Defense For Reckless Driving

Reckless driving is considered a misdemeanor offense in some states while in others it can become a felony charge. As a misdemeanor, the person charged with reckless driving can serve jail term of up to a year. If a felony, the jail term could exceed one year. According to the website of Karlin, Fleisher & Falkenberg, LLC, reckless drivers can be held financially liable for the pain and suffering they can cause.

In order to prevent serving jail time, you need to have a solid defense. Your attorney can cite several reasons for you not to be charged and here are some of them:

1. You Were Not The One Driving

While the prosecution will prove that you were driving the vehicle, your lawyer will prove otherwise. Unless the plaintiff is able to show evidence that you were the driver, chances are you will be acquitted and will not get to jail.

2. Matter of Necessity

In a necessity defense, the lawyer will prove that the reckless driving was due to an emergency that existed; that the emergency presented a threat to the driver or a third party; and that the driver did not create the emergency.

3. Argue for Negligence

Negligence on its own is insufficient to prove reckless driving. Such was the case of People v Allison, when a pedestrian crossed a highway waving a fishing pole at the driver to get their attention. The driver made a U-turn towards the pedestrian forcing him to jump out of the way for fear of getting hit. As a result, the driver left 10 feet of skid marks before turning his car around and driving off. The court ruled that the driver only showed negligence and not a wanton disregard for the rules of the road.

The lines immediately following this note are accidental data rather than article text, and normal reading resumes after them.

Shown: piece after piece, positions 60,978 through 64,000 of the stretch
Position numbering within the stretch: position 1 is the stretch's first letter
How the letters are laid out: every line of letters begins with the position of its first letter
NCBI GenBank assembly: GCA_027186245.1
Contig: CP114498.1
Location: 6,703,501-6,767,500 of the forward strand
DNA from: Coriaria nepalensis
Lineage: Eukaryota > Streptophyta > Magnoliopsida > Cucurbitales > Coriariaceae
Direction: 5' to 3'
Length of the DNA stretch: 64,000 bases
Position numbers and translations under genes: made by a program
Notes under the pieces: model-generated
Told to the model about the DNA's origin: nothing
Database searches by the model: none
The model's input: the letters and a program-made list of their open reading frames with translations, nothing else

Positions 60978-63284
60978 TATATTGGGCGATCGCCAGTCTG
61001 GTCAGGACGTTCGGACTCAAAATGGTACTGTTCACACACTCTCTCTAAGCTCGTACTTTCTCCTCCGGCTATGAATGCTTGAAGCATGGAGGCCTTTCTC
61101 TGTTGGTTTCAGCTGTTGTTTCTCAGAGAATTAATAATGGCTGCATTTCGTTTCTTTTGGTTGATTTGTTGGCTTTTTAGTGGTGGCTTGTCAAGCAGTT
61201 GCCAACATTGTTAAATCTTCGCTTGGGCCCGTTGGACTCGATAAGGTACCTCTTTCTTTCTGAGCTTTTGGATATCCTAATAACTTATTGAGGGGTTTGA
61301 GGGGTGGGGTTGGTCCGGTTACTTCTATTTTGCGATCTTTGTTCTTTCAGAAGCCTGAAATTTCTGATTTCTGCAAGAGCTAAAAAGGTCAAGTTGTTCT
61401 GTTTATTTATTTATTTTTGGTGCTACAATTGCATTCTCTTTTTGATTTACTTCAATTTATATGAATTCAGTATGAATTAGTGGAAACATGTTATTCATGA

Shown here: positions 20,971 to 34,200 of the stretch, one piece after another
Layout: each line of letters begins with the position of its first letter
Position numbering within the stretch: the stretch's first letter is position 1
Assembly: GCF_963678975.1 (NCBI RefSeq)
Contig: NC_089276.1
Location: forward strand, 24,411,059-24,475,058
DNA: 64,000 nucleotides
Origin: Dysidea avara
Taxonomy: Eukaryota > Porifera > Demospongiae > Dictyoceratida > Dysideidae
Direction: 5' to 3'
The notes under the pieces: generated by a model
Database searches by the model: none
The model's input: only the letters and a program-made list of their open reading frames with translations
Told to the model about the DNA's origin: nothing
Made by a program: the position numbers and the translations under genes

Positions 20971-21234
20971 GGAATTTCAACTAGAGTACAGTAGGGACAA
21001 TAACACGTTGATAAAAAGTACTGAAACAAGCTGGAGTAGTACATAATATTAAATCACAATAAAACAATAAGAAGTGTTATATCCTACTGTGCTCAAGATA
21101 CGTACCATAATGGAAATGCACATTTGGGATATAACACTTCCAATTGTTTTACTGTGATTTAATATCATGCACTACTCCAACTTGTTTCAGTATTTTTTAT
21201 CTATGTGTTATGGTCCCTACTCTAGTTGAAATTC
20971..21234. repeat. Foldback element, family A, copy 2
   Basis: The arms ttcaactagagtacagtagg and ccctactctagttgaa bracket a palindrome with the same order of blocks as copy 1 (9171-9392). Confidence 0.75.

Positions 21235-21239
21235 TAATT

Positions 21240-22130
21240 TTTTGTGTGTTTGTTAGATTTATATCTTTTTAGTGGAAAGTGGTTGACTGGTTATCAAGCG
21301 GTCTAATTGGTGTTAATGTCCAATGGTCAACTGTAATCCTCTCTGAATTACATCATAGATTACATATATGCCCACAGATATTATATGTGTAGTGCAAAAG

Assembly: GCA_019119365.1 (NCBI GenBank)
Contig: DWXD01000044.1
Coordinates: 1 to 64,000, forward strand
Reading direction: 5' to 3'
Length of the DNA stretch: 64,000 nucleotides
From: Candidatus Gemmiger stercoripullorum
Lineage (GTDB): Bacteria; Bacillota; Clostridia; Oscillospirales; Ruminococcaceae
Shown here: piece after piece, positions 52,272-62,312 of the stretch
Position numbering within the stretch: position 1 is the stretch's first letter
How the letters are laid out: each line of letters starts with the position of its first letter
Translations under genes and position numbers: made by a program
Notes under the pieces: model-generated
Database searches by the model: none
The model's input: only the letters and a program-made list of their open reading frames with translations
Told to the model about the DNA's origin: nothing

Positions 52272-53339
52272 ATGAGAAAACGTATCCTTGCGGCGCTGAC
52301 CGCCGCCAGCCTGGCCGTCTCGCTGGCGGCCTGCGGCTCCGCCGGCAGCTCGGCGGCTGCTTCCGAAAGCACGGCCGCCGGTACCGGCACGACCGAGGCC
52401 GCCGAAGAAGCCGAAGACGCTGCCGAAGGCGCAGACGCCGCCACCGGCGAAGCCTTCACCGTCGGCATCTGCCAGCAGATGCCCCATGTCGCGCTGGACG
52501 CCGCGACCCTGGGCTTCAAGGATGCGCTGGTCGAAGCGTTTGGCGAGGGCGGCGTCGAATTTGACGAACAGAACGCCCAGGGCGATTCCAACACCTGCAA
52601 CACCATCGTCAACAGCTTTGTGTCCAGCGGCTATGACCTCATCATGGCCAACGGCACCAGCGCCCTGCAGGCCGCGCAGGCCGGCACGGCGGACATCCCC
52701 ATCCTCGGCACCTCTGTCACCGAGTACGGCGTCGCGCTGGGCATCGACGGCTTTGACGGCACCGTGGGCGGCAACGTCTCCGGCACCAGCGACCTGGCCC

4. Disprove Your Alleged Speed

Reckless driving involves speeding at a rate considered as wanton disregard for safety of others. The prosecution must prove that the equipment used for measuring your speed was recently calibrated and was used correctly. In addition, they should also prove that your speed was being displayed in your car.

5. Proper Signage

The prosecution panel must prove in court that there were sufficient and proper signs and that you were driving in excess of the speed limit.

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